Nook HD was built in-house. So, it came before the Samsung/B&N partnership. Nook HD also got Google Play prior to Samsung building the tablets/eReaders as well. However, one month after GPlay came to Nook HD B&N announced they will discontinue the line in favor of the Samsung tablets. Still took another year or so. Point being that Google granted access to Play on an Android device that was forked; then again perhaps this shows the power of Samsung?

    Android forks: this is the goofy part. Based on what is known about the "rules", BlackBerry (or Samsung, HTC, LG, et al) could build an iOS device, or a WinPhone, and that is somehow totally okay with Google. Of course that is true: HTC, LG, Acer, and one or two others do/did WinPhones and Samsung has Tizen. Yet, if anyone releases a forked version of Android, all heck breaks loose. That is because Android is really Google OS and ASOP is not as open Google wants you to believe.

    Then, to restate, BB10 obviously is okay by Google so it comes down to whether or not a runtime in addition to a runtime (that is, ART on BB10) constitutes a fork or not?

    Tizen is a bit different because Samsung wants to build its own ecosystem entirely. They have their own Android market place, Samsung Pay, and now Tizen. Then there is Cyanogenmod, who have since become a for-profit Inc. backed by Microsoft and with the intention of an "Android-sans-Google" future landscape. Google forced CM, Inc. to remove the CM ROM installer from Play, citing that the app itself was "harmless" but for reasons that it "voids warranties". OnePlus One shipped with, and still ships with, CM (in some markets it ships with ColorOS) while the OnePlus Two ships with their own Oxygen OS. ColorOS does not ship with GApps, but Cyanogenmod on OnePlus One does. So, what's going here? Clearly this would not only be in violation of "OHA" or "Compatibility" but is also utilizing a direct threat against Google (CM OS), I mean, with OnePlus going with three different versions of Android and all.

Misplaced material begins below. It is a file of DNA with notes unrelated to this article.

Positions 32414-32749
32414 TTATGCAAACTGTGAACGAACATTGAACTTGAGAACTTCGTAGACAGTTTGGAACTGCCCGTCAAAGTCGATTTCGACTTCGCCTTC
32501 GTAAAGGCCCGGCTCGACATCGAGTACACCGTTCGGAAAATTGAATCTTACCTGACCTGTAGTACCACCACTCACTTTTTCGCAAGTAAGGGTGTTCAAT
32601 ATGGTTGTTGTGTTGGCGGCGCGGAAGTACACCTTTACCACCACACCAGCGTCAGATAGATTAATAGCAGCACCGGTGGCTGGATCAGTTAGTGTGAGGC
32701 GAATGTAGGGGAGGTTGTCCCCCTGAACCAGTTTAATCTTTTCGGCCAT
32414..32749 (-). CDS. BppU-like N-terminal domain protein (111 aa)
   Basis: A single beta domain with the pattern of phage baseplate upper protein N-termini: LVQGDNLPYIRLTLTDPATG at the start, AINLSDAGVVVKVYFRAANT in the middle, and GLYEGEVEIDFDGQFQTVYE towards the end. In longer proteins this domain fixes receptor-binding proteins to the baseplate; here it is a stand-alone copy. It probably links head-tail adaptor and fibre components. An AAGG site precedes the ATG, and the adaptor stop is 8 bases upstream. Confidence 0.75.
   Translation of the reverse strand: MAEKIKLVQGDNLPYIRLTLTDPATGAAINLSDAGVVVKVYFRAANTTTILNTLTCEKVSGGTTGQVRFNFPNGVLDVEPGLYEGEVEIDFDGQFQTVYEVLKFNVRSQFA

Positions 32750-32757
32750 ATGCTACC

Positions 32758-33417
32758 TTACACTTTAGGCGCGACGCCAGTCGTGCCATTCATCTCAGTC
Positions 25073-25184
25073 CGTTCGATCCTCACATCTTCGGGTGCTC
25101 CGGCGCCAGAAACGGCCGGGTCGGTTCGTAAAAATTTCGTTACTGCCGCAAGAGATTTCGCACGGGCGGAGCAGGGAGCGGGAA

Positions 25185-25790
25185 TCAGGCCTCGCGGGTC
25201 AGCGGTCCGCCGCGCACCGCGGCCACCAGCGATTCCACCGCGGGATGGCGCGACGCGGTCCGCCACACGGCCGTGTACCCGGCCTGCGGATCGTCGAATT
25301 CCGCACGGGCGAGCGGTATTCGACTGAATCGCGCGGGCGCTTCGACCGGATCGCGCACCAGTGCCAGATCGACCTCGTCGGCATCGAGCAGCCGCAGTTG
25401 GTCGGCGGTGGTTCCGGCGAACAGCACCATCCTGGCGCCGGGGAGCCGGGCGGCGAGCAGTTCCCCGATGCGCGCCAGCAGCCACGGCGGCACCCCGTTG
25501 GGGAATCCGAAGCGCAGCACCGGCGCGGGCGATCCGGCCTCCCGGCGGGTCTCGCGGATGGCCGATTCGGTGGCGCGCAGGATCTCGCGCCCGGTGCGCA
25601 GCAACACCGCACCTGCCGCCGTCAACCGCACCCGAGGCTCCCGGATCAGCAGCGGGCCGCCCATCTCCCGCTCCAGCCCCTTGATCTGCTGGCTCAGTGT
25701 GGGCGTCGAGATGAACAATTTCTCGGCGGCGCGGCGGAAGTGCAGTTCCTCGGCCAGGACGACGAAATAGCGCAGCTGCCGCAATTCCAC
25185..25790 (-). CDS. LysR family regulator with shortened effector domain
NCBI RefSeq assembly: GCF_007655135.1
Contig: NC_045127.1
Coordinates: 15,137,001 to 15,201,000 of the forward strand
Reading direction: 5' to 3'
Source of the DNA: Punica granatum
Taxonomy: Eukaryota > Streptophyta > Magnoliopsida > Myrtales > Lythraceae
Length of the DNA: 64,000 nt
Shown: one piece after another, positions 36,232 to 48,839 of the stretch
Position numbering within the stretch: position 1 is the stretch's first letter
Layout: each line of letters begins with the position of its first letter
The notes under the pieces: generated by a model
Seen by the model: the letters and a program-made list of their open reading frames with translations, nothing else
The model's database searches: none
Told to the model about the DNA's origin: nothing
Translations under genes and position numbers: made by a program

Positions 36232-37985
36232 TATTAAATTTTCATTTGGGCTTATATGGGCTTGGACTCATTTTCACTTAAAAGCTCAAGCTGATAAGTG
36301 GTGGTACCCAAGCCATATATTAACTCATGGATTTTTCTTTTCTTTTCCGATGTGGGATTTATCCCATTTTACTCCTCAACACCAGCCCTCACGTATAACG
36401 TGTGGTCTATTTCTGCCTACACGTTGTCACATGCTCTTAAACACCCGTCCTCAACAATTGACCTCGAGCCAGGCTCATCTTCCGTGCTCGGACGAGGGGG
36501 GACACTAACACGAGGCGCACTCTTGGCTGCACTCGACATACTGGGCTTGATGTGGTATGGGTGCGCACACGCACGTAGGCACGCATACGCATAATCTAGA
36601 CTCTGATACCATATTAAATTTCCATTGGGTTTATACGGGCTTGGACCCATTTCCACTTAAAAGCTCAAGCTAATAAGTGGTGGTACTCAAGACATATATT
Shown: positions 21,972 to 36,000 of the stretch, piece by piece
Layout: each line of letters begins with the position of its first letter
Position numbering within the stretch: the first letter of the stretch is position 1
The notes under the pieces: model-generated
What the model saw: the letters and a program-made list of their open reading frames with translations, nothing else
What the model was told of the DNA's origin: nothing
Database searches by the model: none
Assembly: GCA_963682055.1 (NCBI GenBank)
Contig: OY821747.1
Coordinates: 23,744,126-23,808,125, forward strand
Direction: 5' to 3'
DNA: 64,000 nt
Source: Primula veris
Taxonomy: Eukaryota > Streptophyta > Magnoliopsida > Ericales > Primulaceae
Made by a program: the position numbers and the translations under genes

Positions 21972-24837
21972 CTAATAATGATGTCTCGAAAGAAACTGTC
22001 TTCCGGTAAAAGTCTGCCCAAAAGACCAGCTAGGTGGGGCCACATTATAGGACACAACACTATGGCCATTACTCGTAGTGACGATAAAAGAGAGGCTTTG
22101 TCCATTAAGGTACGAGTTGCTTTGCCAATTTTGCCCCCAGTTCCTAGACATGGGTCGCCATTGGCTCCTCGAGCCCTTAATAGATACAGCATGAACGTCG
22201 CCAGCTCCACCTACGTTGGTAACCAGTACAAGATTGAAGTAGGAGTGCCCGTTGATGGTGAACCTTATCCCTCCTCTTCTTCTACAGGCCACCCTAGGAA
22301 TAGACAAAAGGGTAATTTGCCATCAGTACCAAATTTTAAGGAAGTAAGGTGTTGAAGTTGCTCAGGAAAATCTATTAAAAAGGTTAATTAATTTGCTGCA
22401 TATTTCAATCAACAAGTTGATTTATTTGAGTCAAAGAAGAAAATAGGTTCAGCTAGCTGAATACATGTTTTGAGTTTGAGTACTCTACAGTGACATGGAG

Nearly everything we are arguing about is from the past. The future of Android is looking rather strange these days: China and Russia telling Google to take a hike; China and India doing what they want with Android, anyways. CM and other custom ROMs appearing more and more in "emerging markets"; Samsung looking to build their own empire; MS may build another Android running CM; Oracle and proprietary api's; Europe taking Google to court; and on and on. Google Play is really Google's only card now. They can either ease up and roll with the fact that users are going to install Play/GApps on "non-Compliant" handsets, or they could lose. It would also be in their best interests to come out and finally admit that Android is really Google OS.

    It is safe to say that despite which side of the political fence one falls most Americans agree that lobbying Congress should stop.

    The FTC took Google to court in the past over anti-trust complaints; verdict was in favor of Google. Last I heard a few months ago the FTC was considering a second attempt following in Europe's steps.

    For what it is worth even Microsoft had a tough time making it happen.
    I think Google learned from the trials against Microsoft for anti-trust. Google actually made a smart move by allowing OEMs to load services from other companies as well as long as their own services are loaded as well. The latest Samsung Galaxy S7 also comes with Microsoft services pre-loaded as well as the usual Google ones. By not preventing OEMs from doing so, they can say it's a fair competition (and I tend to agree)
    02-23-16 02:11 PM
63 123